If no one else were writing libraries, I'd try to remedy this in the next major revision of clj-record, but someone else has done this work (or something very much like it) already. Chris Granger wrote korma, and it offers similar functionality in a saner way. I'm also not using Clojure with a SQL database, so I wouldn't be able to eat my own dogfood.

If you're modeling entities in a relational database, I'd recommend korma over clj-record. There may be even better options for you (including just using clojure.java.jdbc directly), so look around.

If you're writing macros, don't capture vars, don't make their functionality depend on globals like *ns*, and consider alternatives to creating vars in the caller's namespace. While you're at it, consider whether the job would be better done with plain old functions.

Wednesday, November 14, 2012

Using Aleph's Asynchronous HTTP Client for OAuth

If you're implementing authentication in your web app on the server-side using some third party's OAuth, you ideally want to dedicate minimal system resources to waiting for HTTP responses. If you're working in Clojure, you can do this using Aleph's asynchronous http client. Here I'll walk through using it to do server-side authentication with Facebook.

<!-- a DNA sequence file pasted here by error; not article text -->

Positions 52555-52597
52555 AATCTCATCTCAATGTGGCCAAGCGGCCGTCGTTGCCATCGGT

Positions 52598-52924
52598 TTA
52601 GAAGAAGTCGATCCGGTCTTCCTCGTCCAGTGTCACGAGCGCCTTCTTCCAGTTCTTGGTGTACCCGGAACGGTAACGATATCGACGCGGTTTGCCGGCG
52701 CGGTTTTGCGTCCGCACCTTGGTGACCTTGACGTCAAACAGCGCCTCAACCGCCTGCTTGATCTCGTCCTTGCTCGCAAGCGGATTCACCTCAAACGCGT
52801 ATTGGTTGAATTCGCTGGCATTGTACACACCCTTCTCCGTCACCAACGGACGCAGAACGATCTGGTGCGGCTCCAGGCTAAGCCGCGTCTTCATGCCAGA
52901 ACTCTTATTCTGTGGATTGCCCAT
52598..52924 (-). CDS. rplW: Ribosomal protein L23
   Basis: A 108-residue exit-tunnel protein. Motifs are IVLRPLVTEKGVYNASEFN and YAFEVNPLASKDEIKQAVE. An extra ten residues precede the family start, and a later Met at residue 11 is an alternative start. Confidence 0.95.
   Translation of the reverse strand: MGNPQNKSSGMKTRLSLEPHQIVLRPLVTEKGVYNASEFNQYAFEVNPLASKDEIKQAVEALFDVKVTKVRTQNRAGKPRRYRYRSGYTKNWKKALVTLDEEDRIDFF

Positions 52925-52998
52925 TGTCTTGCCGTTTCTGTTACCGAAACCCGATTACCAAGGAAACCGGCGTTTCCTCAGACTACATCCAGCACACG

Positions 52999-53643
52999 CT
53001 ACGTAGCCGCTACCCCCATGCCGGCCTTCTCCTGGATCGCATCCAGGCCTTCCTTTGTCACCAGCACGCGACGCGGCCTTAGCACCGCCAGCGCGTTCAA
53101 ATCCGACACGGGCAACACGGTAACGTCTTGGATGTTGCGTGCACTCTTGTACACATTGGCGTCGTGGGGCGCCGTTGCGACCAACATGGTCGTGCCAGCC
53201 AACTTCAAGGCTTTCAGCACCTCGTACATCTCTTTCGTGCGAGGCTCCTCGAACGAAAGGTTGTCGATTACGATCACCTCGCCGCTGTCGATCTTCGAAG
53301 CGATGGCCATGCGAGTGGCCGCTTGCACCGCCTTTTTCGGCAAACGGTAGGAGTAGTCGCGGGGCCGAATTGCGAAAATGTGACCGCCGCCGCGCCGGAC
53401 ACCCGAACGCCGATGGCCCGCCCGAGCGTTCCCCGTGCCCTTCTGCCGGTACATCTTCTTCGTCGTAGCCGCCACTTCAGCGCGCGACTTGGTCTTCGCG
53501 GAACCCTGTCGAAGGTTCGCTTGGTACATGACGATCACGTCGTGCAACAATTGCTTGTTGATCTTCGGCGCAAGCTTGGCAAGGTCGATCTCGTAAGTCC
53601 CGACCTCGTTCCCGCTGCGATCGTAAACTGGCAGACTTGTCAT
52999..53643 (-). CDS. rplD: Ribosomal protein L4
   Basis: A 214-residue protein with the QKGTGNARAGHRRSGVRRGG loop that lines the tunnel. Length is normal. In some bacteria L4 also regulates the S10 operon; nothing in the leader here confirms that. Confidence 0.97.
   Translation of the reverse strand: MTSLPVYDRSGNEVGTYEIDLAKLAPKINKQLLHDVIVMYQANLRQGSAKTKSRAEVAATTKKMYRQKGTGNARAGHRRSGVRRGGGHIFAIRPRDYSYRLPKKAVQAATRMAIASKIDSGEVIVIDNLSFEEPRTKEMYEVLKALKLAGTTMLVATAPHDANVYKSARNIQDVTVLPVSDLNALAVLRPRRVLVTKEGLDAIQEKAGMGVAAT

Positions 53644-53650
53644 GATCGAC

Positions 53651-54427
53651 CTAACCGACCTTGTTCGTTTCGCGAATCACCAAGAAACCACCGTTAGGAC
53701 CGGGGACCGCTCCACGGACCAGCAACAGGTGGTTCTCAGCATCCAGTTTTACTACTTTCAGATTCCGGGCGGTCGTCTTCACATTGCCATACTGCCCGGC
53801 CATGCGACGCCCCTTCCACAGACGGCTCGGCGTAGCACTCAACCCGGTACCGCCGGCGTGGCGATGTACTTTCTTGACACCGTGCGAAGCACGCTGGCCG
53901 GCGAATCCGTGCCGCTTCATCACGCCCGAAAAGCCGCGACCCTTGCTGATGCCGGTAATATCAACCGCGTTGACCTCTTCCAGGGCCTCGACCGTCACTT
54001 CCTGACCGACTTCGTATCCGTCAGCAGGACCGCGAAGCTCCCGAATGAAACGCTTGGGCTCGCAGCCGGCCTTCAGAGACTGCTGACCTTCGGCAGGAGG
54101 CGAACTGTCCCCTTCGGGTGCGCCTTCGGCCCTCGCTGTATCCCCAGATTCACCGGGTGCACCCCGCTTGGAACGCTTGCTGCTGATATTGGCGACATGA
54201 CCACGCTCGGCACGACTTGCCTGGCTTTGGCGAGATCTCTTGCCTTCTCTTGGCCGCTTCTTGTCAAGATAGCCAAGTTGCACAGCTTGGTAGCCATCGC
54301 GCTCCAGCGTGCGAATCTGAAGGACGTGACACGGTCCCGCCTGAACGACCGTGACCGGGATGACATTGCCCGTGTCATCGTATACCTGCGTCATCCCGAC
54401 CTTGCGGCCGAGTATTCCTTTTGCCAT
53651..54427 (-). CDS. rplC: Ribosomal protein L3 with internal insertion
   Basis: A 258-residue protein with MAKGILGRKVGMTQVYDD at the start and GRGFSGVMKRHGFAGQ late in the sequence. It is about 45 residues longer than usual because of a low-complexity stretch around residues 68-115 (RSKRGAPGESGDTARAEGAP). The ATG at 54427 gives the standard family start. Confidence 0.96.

[There's nothing auth-specific about this. Any integration with HTTP end points might benefit from similar treatment.]

Here's what our application needs to do:

  1. Send the user to Facebook's OAuth "dialog," passing along a redirect_uri parameter. On the dialog they'll see what permissions your app wants and click a button to say they want to log in. Facebook will redirect them back to your redirect_uri with a code parameter in the query string.
  2. Make a server-side request for an access-token for the user, passing along the code parameter and your own redirect_uri
  3. Make a second server-side request for whatever information the app needs (e.g., the user's name and email address), passing along the access-token.

We can't do anything for the user between steps two and three, so we'll perform them one after another. It's easy to picture what that might look like if we aren't worried about tying up a thread waiting for responses.

Ideally we'd like an asynchronous implementation to read just as clearly.

We'll start with the easiest implementation to understand, which uses on-realized to register success and error callbacks on each HTTP request. The fn now takes success and error callbacks. In an aleph web application, those would each enqueue a ring-style response map onto the response channel.

Unfortunately this reads terribly due to the nested callbacks.

We can use lamina's run-pipeline macro to create a cleaner version of the same thing.

At this point, however, we realize that we're missing something. In addition to the user data we get from the second HTTP request, we want the "fb-user" passed to the success callback to have the access-token and access-token-expiration we got in response to the first HTTP request.